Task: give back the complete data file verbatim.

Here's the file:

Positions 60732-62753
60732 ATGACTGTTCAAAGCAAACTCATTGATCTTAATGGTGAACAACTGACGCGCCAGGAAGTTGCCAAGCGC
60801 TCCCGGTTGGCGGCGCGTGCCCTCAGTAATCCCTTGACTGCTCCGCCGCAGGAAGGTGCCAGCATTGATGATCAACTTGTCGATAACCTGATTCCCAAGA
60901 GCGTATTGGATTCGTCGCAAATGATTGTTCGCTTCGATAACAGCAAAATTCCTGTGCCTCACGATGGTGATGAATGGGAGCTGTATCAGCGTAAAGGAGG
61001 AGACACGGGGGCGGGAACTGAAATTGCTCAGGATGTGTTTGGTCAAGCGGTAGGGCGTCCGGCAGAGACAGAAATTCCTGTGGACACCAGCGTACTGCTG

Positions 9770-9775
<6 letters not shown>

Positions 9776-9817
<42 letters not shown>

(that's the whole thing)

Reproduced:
Positions 60732-62753
60732 ATGACTGTTCAAAGCAAACTCATTGATCTTAATGGTGAACAACTGACGCGCCAGGAAGTTGCCAAGCGC
60801 TCCCGGTTGGCGGCGCGTGCCCTCAGTAATCCCTTGACTGCTCCGCCGCAGGAAGGTGCCAGCATTGATGATCAACTTGTCGATAACCTGATTCCCAAGA
60901 GCGTATTGGATTCGTCGCAAATGATTGTTCGCTTCGATAACAGCAAAATTCCTGTGCCTCACGATGGTGATGAATGGGAGCTGTATCAGCGTAAAGGAGG
61001 AGACACGGGGGCGGGAACTGAAATTGCTCAGGATGTGTTTGGTCAAGCGGTAGGGCGTCCGGCAGAGACAGAAATTCCTGTGGACACCAGCGTACTGCTG

Positions 9770-9775
<6 letters not shown>

Positions 9776-9817
<42 letters not shown>